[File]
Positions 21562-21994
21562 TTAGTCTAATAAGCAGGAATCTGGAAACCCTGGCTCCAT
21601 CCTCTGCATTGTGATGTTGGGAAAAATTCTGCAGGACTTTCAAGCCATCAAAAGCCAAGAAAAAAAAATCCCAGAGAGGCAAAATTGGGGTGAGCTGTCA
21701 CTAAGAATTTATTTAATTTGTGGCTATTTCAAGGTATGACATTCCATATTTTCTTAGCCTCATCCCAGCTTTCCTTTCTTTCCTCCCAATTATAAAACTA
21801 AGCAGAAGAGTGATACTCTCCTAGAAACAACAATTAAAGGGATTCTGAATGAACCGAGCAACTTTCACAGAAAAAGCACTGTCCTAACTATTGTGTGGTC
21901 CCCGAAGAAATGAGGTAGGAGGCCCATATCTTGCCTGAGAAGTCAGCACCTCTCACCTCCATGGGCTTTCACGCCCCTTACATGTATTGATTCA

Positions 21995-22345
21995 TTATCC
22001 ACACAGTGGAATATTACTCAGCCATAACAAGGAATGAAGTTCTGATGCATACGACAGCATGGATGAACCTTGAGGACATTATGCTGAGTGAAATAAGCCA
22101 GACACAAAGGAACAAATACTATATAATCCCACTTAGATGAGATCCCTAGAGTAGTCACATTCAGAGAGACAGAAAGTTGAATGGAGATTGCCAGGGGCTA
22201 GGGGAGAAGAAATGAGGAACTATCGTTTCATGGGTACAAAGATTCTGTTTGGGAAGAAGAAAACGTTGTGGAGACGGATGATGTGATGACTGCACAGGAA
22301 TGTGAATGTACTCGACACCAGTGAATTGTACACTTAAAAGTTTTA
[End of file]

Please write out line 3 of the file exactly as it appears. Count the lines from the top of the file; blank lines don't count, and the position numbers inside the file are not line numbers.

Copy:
21601 CCTCTGCATTGTGATGTTGGGAAAAATTCTGCAGGACTTTCAAGCCATCAAAAGCCAAGAAAAAAAAATCCCAGAGAGGCAAAATTGGGGTGAGCTGTCA